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Voxel OX 3D Printer

Discussion in '3D printers' started by Marshall Peck, Sep 27, 2015.

  1. Bob K

    Bob K New
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    Maybe it's too late at night ... and I'm surprised to not see any mention of this ...

    What are the (top level) steps to switch between milling and printing?

    I saw the link to the Marlin firmware but the menus seem to be only for printing.

    Bob
     
  2. Craig Anderson

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  3. dgalindo

    dgalindo New
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    Where I can download the assembly instructions step by step. Thank you
     
  4. Jurgen

    Jurgen New
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    Hi
    I have been trying 2 different "printable" designs for the Y-Stepper mount on my Voxel OX, but I was not so happy because both where bending ;-(
    I gave it a try and designed my own now. So far it seems to do the job and does not bend any more ;-)
    So here is my version of the y-stepper mount:
    The fusion 360 link is here Unsupported Browser ~ A360
    Y-stepper_mount_2016-Jun.png IMG_20160626_111652.jpg IMG_20160626_111734.jpg

    This part in connection with the Y-Idler, and the special "extension" of the V-Slot on one side (published earlier in this thread), should increase the y-axis moveable range by at least a couple of cm ;-)
    My VOXEL Y-range has increased by ~9cm!! (from 220mm to 315)

    I have also designed a very simple "Out of Filament detector". .... what a name ;-)
    It uses the micro-switches from the store.
    The switch can be screwed onto the part but mine just clips in.

    Out_of_Filament_Detector_2016-Jun-26.png IMG_20160626_111303.jpg IMG_20160626_111348.jpg
    The Fusion 360 file can also be found here:
    Unsupported Browser ~ A360

    I am using a Smoothieboard for the Voxel and Pin 1.22 for a manual "SUSPEND" switch and the "Out of filament" detector ;-)
    ( Rem.: Another choice would be using the Z-MAX endstop pins)

    The configuration as switch and can be found here Switch - Smoothie Project

    One can easily add a couple of those switches ( e.g. for multiple extruders ) in parallel or serial connection
    In parallel connection: All switches must be "open" when filament is detected ( all COM & all NC!! are connected in parallel)
    In serial connection: All switches must be "closed" when filament is detected ( COM > NC > COM > NC etc)
    ..but then you might also need a different manual "suspend" button. (mine only have COM and NO, so I can not use them in serial connection)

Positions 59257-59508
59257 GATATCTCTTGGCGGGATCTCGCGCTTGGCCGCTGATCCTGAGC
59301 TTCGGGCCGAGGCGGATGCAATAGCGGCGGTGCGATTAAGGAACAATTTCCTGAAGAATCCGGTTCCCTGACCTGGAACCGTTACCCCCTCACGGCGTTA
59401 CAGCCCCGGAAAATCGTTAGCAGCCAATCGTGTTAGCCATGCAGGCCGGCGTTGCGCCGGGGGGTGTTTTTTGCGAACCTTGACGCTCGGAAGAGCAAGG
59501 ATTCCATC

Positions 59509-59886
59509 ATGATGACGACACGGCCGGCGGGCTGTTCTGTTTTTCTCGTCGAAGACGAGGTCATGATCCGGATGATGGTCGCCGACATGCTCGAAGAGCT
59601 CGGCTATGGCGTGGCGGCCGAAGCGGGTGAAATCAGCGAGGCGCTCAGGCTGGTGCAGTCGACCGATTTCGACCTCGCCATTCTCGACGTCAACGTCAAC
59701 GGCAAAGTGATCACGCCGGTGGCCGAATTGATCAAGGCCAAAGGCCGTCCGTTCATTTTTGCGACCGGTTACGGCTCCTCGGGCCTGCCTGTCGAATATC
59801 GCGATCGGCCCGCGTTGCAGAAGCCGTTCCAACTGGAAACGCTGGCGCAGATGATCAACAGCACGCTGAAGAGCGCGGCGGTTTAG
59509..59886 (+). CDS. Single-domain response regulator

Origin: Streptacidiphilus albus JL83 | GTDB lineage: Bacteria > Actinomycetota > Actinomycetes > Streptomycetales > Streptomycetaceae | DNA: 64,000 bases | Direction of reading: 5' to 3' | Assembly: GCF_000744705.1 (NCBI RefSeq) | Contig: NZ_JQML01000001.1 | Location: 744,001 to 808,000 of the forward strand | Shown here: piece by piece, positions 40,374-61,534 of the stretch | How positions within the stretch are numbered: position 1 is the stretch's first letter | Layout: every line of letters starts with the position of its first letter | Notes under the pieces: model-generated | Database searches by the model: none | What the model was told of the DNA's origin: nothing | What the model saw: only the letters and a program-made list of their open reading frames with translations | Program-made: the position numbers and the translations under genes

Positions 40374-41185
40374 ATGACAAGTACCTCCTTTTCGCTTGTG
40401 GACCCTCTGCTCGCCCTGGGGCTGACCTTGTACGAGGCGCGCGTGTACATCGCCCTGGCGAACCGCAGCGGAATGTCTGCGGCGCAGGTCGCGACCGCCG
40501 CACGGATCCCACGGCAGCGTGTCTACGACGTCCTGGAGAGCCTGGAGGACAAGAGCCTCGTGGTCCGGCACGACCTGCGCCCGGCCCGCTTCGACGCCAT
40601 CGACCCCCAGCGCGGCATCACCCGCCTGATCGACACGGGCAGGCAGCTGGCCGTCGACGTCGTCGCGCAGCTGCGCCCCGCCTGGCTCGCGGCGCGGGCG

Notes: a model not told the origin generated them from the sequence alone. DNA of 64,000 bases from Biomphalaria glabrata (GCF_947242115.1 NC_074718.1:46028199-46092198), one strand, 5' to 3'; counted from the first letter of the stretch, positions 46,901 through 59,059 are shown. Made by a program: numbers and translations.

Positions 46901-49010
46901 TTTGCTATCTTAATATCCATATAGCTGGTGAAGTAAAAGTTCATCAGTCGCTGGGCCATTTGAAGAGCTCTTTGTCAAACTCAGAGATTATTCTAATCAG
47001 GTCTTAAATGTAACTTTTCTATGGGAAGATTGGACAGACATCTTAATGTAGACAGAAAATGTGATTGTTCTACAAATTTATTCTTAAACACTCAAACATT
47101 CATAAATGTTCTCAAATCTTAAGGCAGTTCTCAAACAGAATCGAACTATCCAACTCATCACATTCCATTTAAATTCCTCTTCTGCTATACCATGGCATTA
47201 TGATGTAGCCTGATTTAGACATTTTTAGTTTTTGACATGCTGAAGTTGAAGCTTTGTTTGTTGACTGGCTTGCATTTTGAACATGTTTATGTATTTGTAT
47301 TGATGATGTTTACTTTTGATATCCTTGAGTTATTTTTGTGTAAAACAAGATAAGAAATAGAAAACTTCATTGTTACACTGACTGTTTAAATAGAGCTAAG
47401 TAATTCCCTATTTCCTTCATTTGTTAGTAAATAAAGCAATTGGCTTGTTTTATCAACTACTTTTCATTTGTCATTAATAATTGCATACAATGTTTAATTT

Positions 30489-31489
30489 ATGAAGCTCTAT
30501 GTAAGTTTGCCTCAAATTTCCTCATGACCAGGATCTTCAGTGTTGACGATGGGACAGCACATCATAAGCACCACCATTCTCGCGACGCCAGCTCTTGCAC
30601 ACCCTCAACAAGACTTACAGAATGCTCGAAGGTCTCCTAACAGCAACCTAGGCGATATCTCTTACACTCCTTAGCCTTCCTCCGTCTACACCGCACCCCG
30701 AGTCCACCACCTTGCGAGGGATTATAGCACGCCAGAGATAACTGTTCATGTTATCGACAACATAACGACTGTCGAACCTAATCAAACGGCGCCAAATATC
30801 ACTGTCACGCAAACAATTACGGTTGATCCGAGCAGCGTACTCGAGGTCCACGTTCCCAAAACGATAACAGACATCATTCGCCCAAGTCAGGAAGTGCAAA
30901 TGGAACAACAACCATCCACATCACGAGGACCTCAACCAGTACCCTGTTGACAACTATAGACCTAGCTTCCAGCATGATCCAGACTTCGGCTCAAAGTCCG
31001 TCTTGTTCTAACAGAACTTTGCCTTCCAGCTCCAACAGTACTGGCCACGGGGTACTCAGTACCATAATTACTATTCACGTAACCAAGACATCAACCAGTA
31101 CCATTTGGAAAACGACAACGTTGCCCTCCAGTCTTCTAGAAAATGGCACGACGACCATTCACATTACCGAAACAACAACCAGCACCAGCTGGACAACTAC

Any one of the switches can now trigger a "SUSPEND" command!!
    IMG_20160626_111814.jpg
    red = Reset
    blue = SUSPEND
    green = RESUME and Play LED

    ...and hopefully you will never run out of filament during a print :)
     

    Attached Files:

    #94 Jurgen, Jun 26, 2016
    Last edited: Jun 27, 2016
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  5. Pushpa Mataraaratchi

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    i am interested to find out where is you wheels sliding on the y axis. i can see you using a single 2020 for mounting the motor and the idler.
     
  6. OrigamiB

    OrigamiB New
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    Nice one Jurgen! I too have noticed my Y axis bending, despite printing my own design to be 12-13 mm thick on each angle. I was aiming for a redesign, but maybe you've beaten me to it. is it printed in PLA?

    At the moment I'm focusing on 2 major upgrades to the machine, 1, lower the weight of moving parts as much as possible, 2, extending the build plate to 300x300mm on the standard 200x200mm (8inch voxel) voxel ox.

    The premise is to allow the extruder gantry to travel almost the full distance of the x axis, allowing the printer to utilise a much bigger plate. At the same time I'm also lowering the weight of the gantry. So far, I've shaved almost 400g off my extruder!!

    This has been done by upgrading to a geared extruder (E3D titan) on a tiny 20mm nema 17, and only using one openbuilds gantry plate which has also been cut short using a dremel.

    More upgrades to follow, watch this space ;)
     
  7. Jurgen

    Jurgen New
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    @OrigamiB
    Yep I printed in PLA and if I remember correctly with 40% infill. ..Your choice ;-)

    I also got a TITAN extruder which I think is really a very clever design.
    To get higher torque, I also strongly believe that ANY geared extruder like the TITAN or WADE is the right thing to go.

    So far I do not really like a Bowden setup and I kept the Titan also on the x-carrier.
    But I still use a standard NEMA17. - pretty heavy.
    I see that you are using one of these very flat NEMA17 - do you have more details on that one?

    I also noted that higher speeds are degrading the print quality -
    especially at corners (overshooting)
    and
    after wholes in the side walls ( some kind of a wave effect)
    ( BTW My Voxel has a ~275 x 305x >300 build area)

    So I had to decrease the acceleration and max. print speeds to get good results.